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J Perinatol. 2009 Aug;29(8):558-63. doi: 10.1038/jp.2009.37. Epub 2009 Mar 26.

Effects of therapeutic hypothermia on multiorgan dysfunction in asphyxiated newborns: whole-body cooling versus selective head cooling.

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  • 1Department of Pediatrics, Division of Neonatal-Perinatal Medicine, University of Michigan Health System, CS Mott Children's Hospital, Ann Arbor, MI 48109-0254, USA.



Multiorgan dysfunction in asphyxiated newborns receiving therapeutic hypothermia achieved by either selective head cooling (SHC) or whole-body cooling (WBC) has not been well characterized. The beneficial effect of SHC in organs other than the brain may potentially be limited because unlike WBC, SHC aims to achieve effective brain cooling with less-systemic hypothermia. However, the relative effects of SHC and WBC with currently available cooling protocols on multiorgan dysfunction are unknown.The aim of this study was to compare the multiorgan dysfunction in infants receiving therapeutic hypothermia induced by either SHC or WBC.


In 59 asphyxiated newborns who received therapeutic hypothermia by either SHC (n=31) or WBC (n=28), the severity of pulmonary, hepatic and renal dysfunction and coagulopathy and electrolyte disturbances were assessed before the start of cooling (baseline), and at specific time intervals (24, 48 and 72 h) throughout cooling. Enrollment criteria, clinical monitoring and treatment during cooling, whether SHC or WBC, were similar, as reported earlier.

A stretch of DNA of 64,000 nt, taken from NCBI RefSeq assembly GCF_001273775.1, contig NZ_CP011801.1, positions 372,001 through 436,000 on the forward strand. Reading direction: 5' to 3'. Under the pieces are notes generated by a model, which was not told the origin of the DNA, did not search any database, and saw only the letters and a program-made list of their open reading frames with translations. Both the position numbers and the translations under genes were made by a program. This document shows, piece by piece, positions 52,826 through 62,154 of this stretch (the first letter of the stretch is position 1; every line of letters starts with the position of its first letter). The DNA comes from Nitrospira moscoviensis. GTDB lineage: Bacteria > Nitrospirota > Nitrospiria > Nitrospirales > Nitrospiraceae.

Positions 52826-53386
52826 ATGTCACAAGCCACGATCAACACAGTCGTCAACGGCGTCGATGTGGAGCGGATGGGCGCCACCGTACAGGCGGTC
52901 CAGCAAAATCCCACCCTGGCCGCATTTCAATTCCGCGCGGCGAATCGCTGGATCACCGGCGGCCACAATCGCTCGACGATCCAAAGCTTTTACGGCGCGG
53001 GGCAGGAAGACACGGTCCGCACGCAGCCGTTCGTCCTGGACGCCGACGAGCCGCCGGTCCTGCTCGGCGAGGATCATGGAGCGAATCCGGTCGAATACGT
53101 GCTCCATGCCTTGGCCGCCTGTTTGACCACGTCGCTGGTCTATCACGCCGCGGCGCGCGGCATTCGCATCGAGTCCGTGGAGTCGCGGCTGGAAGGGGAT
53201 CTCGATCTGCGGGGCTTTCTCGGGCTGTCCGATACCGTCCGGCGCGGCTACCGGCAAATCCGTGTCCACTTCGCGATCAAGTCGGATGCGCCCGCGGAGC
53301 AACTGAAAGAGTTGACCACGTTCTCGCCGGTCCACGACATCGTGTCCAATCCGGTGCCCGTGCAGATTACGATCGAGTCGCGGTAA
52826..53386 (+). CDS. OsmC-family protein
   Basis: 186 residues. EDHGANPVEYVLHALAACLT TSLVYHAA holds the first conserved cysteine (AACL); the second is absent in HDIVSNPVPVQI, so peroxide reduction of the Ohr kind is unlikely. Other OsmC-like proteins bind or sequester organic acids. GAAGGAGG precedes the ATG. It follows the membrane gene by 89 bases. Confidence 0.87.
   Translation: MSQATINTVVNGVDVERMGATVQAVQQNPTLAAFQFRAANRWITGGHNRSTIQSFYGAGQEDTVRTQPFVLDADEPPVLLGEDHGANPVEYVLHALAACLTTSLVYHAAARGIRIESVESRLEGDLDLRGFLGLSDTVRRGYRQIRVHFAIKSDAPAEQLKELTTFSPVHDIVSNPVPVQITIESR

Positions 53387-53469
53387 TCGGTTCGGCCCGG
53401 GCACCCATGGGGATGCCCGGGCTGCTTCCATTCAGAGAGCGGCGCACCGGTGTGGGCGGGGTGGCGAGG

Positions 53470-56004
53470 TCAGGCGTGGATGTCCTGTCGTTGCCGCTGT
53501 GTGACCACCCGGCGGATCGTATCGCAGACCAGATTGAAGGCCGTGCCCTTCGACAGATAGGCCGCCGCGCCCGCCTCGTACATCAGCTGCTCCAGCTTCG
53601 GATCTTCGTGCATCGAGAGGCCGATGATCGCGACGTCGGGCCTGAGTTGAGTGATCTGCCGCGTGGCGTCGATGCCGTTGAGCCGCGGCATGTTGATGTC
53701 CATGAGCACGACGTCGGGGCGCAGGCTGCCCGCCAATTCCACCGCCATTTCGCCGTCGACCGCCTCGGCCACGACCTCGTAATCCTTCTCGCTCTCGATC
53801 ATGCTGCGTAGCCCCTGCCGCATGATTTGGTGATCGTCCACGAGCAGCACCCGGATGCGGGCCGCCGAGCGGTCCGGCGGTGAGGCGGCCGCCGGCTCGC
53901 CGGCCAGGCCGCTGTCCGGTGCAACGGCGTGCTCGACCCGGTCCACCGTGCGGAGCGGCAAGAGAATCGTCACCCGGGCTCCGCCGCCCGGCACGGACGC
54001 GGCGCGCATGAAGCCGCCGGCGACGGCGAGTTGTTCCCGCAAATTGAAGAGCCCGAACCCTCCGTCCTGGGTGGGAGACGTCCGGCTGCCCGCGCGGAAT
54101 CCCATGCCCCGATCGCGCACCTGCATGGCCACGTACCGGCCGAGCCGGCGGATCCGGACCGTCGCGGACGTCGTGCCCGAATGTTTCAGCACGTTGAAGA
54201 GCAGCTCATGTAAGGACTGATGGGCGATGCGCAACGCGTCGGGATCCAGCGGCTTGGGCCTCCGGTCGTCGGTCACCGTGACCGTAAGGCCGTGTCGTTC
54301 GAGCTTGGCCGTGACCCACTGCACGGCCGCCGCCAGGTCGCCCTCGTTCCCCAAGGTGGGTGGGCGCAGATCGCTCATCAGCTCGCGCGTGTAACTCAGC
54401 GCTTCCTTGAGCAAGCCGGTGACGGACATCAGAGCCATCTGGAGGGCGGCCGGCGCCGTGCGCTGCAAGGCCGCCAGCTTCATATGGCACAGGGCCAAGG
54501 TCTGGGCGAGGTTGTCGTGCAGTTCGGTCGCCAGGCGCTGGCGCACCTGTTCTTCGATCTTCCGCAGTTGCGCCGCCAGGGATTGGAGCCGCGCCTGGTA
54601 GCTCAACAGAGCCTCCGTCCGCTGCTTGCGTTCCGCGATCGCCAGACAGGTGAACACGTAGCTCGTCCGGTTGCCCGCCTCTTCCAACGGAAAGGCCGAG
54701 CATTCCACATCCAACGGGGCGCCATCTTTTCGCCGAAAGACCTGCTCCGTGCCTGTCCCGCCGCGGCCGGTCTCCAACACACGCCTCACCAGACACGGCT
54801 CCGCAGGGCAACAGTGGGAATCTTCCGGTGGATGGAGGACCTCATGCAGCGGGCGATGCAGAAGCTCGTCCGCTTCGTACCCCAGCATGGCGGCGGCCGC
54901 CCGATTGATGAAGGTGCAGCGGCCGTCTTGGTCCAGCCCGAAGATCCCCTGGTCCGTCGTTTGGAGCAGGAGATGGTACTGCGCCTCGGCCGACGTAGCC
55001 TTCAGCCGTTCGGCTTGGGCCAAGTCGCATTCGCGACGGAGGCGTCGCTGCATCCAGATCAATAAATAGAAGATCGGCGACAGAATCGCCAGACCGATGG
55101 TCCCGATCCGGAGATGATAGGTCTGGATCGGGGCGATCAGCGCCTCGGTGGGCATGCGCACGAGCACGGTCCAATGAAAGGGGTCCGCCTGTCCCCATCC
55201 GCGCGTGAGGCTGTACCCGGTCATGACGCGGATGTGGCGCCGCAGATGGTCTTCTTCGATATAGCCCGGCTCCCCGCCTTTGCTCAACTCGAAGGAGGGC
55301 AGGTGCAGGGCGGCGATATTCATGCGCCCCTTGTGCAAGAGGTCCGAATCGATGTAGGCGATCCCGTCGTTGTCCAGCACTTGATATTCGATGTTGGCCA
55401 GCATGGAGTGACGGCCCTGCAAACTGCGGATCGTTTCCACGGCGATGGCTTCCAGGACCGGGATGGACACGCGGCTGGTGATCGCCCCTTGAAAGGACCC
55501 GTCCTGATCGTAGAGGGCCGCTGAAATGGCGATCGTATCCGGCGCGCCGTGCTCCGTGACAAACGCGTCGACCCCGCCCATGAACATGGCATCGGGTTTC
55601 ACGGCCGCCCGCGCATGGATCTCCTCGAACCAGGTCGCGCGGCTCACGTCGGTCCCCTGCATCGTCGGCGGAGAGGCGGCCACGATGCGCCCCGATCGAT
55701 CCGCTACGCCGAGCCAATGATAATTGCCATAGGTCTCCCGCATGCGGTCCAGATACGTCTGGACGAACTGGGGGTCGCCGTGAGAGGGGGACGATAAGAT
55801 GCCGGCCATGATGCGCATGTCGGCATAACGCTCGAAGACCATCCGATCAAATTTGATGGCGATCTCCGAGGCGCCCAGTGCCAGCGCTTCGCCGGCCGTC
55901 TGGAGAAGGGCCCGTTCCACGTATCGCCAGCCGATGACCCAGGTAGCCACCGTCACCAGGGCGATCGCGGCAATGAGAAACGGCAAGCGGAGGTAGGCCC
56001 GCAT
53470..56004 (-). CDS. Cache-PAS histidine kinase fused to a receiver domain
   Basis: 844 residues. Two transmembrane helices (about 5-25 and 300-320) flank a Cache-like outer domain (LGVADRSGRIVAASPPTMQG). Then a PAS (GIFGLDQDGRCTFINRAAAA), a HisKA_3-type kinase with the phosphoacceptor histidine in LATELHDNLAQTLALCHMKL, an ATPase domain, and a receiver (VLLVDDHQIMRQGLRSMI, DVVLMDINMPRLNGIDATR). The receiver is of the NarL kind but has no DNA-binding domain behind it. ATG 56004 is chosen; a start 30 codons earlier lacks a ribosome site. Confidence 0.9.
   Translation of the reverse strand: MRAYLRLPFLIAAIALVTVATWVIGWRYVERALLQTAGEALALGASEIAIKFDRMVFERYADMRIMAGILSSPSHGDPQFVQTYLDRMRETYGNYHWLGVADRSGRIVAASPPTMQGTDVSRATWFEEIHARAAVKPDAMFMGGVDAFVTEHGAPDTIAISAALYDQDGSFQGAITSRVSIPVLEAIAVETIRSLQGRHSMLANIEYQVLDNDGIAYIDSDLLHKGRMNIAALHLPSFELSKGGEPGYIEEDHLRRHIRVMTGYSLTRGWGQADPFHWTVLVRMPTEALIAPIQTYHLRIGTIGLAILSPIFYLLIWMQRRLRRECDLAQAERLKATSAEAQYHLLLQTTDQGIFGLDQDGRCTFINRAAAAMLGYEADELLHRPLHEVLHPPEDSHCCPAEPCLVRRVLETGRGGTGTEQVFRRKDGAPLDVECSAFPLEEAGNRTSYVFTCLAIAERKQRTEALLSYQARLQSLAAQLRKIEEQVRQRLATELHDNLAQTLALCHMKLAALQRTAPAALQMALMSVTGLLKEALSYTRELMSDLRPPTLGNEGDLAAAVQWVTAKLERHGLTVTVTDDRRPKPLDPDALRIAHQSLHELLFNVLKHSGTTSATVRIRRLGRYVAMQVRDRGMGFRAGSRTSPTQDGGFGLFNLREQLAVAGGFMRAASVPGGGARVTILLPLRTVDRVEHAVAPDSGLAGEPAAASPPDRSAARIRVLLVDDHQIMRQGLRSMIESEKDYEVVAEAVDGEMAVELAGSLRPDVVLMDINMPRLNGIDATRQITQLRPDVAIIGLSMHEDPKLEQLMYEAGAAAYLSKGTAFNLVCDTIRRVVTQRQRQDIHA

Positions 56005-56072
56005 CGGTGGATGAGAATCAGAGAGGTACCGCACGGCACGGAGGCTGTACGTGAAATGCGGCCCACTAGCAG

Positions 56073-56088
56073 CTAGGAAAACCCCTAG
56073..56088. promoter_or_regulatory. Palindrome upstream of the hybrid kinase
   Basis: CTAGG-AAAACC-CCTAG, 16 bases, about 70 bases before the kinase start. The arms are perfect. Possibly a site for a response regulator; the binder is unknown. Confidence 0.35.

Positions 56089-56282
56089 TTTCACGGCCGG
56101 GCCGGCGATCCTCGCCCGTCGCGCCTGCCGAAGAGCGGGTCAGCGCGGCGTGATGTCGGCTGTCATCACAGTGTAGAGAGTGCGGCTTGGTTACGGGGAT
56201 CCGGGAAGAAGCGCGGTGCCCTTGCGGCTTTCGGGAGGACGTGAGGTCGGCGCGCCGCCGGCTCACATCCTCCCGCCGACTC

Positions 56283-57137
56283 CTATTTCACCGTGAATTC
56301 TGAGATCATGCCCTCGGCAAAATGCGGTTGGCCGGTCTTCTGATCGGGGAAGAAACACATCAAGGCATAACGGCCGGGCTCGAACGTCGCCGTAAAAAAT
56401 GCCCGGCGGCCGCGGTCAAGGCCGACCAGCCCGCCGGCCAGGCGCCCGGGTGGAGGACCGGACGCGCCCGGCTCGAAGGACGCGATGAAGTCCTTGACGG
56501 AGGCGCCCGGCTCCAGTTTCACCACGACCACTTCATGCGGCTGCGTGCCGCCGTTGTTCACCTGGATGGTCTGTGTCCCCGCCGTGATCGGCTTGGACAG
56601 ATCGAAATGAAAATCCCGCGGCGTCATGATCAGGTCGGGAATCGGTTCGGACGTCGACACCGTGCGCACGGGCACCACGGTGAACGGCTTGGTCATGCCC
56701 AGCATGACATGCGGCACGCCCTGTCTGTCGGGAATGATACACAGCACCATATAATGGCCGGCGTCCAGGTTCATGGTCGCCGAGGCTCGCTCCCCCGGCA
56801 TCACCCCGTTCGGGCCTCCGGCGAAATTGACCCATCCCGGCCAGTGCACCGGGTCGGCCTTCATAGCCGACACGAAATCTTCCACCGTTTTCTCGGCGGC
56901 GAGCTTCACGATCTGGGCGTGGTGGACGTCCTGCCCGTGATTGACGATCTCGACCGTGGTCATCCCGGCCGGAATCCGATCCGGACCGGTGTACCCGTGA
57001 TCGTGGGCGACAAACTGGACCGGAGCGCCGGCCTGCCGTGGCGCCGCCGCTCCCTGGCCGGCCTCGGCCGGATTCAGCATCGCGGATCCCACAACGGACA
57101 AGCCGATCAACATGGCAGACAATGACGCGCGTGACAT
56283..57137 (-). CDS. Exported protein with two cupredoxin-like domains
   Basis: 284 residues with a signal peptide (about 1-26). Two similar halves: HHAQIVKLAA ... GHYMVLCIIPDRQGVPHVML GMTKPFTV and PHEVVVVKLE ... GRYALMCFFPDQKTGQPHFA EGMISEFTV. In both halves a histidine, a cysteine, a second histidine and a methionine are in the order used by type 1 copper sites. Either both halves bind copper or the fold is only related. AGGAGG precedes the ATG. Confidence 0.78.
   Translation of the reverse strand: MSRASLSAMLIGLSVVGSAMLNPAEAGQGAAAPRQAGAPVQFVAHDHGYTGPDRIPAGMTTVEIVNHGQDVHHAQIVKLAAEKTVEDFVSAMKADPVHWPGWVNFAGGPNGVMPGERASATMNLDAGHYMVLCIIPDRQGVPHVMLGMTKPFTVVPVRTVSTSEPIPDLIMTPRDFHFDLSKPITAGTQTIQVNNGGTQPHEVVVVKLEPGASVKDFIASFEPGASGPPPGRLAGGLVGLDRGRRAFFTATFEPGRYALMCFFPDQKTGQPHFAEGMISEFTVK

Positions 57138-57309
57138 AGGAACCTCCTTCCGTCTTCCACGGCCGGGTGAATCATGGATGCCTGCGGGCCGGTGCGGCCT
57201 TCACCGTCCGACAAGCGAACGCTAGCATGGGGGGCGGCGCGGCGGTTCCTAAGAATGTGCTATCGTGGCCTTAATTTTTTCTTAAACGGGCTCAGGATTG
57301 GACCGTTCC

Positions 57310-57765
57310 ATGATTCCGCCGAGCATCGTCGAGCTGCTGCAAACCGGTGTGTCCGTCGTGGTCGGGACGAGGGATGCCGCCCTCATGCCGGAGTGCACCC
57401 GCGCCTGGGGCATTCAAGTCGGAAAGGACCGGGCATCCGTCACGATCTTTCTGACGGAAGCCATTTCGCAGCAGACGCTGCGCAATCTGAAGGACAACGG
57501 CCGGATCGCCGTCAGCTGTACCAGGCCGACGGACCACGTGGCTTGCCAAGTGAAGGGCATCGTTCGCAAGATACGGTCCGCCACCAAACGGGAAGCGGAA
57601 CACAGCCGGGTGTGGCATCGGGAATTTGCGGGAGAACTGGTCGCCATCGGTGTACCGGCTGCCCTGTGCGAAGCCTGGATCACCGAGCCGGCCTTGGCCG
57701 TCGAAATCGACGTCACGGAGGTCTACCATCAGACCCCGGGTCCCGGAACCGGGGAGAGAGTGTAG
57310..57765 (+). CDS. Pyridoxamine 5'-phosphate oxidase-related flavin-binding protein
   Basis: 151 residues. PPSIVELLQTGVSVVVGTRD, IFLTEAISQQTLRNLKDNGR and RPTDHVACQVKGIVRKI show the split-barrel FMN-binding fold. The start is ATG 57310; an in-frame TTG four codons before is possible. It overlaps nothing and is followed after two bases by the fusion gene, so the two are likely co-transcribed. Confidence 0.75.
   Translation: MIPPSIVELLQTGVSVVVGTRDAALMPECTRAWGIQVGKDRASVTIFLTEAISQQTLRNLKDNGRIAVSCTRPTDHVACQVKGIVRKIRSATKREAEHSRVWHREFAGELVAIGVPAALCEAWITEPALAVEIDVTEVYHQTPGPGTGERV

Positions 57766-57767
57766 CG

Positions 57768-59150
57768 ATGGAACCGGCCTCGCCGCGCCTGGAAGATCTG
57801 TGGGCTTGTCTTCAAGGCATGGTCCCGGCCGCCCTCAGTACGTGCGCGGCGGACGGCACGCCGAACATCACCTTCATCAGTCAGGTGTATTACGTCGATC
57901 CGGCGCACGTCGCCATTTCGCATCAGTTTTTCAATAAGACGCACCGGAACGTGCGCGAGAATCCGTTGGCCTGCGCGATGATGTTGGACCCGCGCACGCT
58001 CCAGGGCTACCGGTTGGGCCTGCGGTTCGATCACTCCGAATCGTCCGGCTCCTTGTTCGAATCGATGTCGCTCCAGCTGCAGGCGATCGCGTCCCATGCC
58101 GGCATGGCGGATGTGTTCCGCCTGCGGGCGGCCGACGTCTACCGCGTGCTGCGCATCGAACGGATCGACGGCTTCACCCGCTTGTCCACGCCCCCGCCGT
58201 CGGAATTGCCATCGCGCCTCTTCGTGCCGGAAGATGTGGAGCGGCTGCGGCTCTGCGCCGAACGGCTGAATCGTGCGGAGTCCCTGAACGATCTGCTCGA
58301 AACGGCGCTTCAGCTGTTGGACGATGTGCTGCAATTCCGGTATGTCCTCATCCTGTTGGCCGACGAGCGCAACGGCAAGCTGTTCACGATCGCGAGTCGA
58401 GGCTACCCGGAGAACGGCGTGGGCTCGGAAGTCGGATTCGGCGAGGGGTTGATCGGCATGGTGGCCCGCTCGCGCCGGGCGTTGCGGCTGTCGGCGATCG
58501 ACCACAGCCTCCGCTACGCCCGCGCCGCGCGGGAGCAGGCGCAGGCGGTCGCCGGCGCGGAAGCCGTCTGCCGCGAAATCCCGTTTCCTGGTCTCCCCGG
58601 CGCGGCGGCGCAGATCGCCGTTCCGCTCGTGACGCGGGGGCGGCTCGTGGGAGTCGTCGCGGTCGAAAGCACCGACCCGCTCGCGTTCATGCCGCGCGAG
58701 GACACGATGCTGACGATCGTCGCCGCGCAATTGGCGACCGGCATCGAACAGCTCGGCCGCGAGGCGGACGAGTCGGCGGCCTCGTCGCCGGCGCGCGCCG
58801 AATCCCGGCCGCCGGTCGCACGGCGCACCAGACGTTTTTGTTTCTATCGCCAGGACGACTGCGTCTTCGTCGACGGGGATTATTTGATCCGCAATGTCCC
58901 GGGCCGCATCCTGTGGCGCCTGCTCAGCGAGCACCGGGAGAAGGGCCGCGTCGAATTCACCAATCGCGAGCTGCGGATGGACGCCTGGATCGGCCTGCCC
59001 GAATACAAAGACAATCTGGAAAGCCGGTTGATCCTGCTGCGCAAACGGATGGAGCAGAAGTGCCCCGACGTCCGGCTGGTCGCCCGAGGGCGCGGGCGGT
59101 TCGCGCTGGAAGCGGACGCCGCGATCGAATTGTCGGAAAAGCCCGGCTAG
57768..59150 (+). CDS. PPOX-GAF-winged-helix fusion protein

The presence of clinical respiratory distress, along with the need for ventilatory support for varying duration during cooling, was similar in both the WBC and SHC groups (100 vs 94%, P=0.49, OR 1.9, 95% CI 1.5-2.5). The use of fresh frozen plasma and platelet transfusion to treat coagulopathy and thrombocytopenia was similar (WBC 48% vs SHC 58%, P=0.59, OR 0.7, 95% CI 0.2-1.9, and WBC 41% vs SHC 32%, P=0.58, OR 1.4, 95% CI 0.5-4.2, respectively), and equivalent numbers of infants from both groups were treated with vasopressors for >24 h (WBC 59% vs SHC 55%, P=0.79, OR 1.2, 95% CI 0.4-3.4). The incidence of oliguria (urine output <0.5 ml kg(-1) h(-1) for >24 h after birth) and rising serum creatinine (with maximum serum creatinine >0.9 mg dl(-1)) was also similar (WBC 18% vs SHC 39%, P=0.15, OR 0.4, 95% CI 0.1-1.3, and WBC 48% vs SHC 58%, P=0.59, OR 0.7, 95% CI 0.2-1.9, respectively). Laboratory parameters to assess the differential effect of WBC versus SHC on multiorgan dysfunction during 72 h of cooling, which include serum transaminases (serum aspartate aminotransferase and alanine aminotransferase), prothrombin time, partial thromboplastin time, INR, platelet counts, serum creatinine, serum sodium, serum potassium and serum calcium, were similar between the groups at the initiation of cooling and did not differ with the method of cooling.


Multiorgan system dysfunction in asphyxiated newborns during cooling remains similar for both cooling methods. Concerns regarding a differential effect of WBC versus SHC on multiorgan dysfunction, other than of the brain, should not be a consideration in selecting a method to produce therapeutic hypothermia.

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